Talib Kweli Talks About White Male Privilege In Hip Hop
Even Talib Kweli is, like, damn, that’s a cold-ass honky …
Appearing this week on Vlad TV (aka “the TMZ of hip hop”), the Brooklyn-born rapper was asked about white privilege in hip hop. Specifically, how being Caucasian can help some artists, like Mac Miller, make it to #1 on the charts. Kweli gave he honest (and true) assessment:
“I agree with that. This country is still based on racism. That will never change unless we tear it down and start over. White privilege is a real thing. And especially white male privilege. I have male privilege as a black male. But I don’t have white male privilege.”
Kweli then talked at length about the phenomenon of Eminem, who is, of course, a white rapper. Kweli repeatedly says in the video above that Eminem is an immensely talented gamechanger in hip hop. But he also acknowledges that Eminem’s privileged racial background was advantageous to his career: “I’ve never seen a rapper be on the cover of Rolling Stone so quickly … that’s because he’s the white boy. He has the blonde hair.”
Kweli’s comments made me think of a post I read on a race and pop culture blog back in March called “Race + Hip Hop + LGBT Equality: On Macklemore’s Straight Privilege.” The author, Hel Gebreamlak, wrote about Macklemore & Ryan Lewis’ song about marriage equality, ” Same Love,” and was arguing that hip-hop artists of color who have done songs about the gay rights have gotten ignored while these two, who are white, have gotten immense mainstream success. The piece was pretty controversial — truly a sign that it was making a good point. (Incidentally, Kweli recently announced that he’s going on tour with Macklemore & Ryan Lewis.)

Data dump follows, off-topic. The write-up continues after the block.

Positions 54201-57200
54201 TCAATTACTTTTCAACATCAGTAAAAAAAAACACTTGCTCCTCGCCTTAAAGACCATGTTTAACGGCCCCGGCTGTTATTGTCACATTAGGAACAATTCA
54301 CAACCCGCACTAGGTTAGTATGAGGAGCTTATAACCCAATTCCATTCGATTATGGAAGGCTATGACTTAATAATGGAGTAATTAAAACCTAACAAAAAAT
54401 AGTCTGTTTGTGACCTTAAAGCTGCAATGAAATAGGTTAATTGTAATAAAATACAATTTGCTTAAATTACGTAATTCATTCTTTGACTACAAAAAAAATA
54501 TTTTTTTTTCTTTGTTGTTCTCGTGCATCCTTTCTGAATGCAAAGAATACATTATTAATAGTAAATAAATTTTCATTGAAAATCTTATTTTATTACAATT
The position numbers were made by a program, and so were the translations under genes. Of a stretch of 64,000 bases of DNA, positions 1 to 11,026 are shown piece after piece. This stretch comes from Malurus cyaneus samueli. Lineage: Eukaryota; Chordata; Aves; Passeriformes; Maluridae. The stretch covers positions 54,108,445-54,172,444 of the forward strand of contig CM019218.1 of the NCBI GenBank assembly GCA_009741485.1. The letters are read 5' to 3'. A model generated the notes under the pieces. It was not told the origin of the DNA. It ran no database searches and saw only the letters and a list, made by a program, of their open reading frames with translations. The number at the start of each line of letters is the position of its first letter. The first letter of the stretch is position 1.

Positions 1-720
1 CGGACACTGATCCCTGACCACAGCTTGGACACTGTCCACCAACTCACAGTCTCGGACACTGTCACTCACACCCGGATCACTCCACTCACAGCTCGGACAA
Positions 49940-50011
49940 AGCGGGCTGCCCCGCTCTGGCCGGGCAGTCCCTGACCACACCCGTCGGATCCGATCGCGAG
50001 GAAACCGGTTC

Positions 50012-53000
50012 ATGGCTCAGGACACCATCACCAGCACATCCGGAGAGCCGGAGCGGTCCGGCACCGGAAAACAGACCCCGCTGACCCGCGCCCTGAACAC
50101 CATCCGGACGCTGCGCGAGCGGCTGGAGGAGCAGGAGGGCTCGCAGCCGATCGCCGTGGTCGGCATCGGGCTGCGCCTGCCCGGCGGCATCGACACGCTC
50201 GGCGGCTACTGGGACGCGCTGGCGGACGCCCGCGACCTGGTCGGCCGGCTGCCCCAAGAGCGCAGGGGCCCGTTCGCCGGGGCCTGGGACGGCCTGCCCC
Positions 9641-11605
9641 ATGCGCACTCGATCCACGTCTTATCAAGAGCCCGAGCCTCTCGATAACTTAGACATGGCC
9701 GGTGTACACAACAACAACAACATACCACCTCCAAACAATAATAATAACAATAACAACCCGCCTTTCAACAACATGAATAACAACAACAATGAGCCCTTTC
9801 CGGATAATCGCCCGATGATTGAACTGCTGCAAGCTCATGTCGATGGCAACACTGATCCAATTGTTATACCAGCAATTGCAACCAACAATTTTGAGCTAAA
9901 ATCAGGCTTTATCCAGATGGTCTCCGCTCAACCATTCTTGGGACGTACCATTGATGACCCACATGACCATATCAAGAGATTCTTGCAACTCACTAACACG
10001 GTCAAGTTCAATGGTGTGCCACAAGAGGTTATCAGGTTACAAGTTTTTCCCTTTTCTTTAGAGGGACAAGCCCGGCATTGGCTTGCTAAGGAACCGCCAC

Obviously I am only scratching the surface of a hugely complicated issue and of course, Talib Kweli isn’t the first hip hop artist to talk about racism in his work or in interviews. But I’m glad he did and frankly, I was really happy to hear him discussing white male privilege in hip hop, too. Sexism in hip hop isn’t discussed nearly as much as it should be. I mean, look no further to Snoop Lion’s recent quote that “rap is so masculine … it’s like a football team.” (In that same quote, he also said homosexuality would never be accepted in rap.) Why, just this few months alone Rick Ross got dropped by Reebok as a spokesperson for his rap about drugging and raping a woman.
What do you think about Talib Kweli’s comments? Let us know in the comments.